Victoria sheriff's office wants more money for salaries

Melissa Crowe By Melissa Crowe

Aug. 9, 2012 at 3:09 a.m.
Updated Aug. 10, 2012 at 3:10 a.m.

A request for an additional $1.1 million may solve staffing and salary issues at the Victoria County Sheriff's Office, but commissioners must first decide whether to shift the tax dollars.

The bulk of Sheriff T. Michael O'Connor's budget increase presented Thursday to county commissioners was an $882,320 request for personnel and a new salary structure.

O'Connor said compensation discrepancies, including variances between ranks, have been an issue.

"We compete with Victoria Police Department for employees," he said.

The proposed salary structure would cost about $512,000, without taking into account a 3-percent cost-of-living raise commissioners built into their budget.

On its own, the raise would cost about $240,000 for the sheriff's office, said Chief Deputy Terry Simons, who said he was pleased with the proposal.

"We want them to see the ladder they'll climb to be the sheriff one day," Simons said.

O'Connor said with the proposed change, the salaries are not at the top at the market - nor at the bottom.

The department has a compression issue, he said, where first-year deputies earn as much as their superiors.

The new plan is based on performance, not seniority, O'Connor said.

"It's about career development," he said.

The sheriff's budget proposal also includes seven new employees, at a cost of $372,140. The remainder of the salary request was not discussed.

County Judge Don Pozzi said he anticipated the sheriff's budget request.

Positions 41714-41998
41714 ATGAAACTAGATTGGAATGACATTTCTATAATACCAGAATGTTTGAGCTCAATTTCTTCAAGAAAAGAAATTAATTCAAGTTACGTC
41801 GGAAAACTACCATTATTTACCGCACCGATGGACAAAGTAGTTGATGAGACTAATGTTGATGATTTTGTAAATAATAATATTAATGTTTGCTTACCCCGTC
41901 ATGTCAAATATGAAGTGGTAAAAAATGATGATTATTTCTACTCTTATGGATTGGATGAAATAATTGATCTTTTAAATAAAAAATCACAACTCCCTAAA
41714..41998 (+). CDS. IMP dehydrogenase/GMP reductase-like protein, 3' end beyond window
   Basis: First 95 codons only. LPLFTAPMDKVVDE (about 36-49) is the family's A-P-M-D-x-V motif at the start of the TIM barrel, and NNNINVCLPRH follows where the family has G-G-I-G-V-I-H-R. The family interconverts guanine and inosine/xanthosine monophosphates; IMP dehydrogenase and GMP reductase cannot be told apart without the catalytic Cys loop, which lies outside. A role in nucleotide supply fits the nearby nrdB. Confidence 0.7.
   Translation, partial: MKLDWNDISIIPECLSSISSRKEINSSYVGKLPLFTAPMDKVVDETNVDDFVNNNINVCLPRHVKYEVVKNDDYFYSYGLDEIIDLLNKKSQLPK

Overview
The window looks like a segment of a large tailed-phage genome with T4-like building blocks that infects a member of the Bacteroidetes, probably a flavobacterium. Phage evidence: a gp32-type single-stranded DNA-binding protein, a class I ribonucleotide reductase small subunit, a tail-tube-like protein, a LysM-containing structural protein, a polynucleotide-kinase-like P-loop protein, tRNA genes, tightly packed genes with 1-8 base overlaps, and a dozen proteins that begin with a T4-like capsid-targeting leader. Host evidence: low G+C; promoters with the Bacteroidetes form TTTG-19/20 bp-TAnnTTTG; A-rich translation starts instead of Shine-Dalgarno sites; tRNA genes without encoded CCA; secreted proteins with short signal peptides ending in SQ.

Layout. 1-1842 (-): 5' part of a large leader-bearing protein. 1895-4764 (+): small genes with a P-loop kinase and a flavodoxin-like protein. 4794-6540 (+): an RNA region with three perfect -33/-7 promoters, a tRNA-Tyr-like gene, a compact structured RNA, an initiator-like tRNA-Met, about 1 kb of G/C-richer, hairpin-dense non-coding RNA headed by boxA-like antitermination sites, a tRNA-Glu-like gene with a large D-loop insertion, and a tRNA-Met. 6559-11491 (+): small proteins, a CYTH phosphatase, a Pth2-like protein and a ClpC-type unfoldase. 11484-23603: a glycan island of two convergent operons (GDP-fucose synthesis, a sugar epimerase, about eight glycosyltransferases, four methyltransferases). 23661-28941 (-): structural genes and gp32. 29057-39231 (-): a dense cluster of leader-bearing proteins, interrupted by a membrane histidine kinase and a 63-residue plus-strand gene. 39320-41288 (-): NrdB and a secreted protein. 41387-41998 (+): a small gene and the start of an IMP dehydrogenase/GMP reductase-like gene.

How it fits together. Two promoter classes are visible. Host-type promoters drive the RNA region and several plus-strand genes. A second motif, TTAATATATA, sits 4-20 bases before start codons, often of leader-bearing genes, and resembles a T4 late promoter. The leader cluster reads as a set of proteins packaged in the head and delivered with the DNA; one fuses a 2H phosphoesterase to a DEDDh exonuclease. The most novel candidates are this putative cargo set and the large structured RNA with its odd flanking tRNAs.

He said his "best recollection is all years but one, the sheriff requested additional deputies."

Although he said the request was not unreasonable, he said he would not, nor could not, guarantee anything.

"I'm not going to second-guess the sheriff or any elected official on how they structure their employees," Pozzi said.

The county and sheriff's office surveyed several Texas counties regarding salary structures.

The request was comparable with their findings, Pozzi said.

He said he was not concerned with future funding issues if the court approves the personnel request.

"We already computed in a 3-percent cost-of-living raise, so it would be a little over $200,000," he said.

However, Pozzi said he is expecting other salary and personnel requests from at least 10 departments.

"I will consider them on an individual basis, the need and the big picture, if we can fund it," Pozzi said.

He said there will always be personnel requests in law enforcement.

"Law enforcement grows as your community grows," he said.



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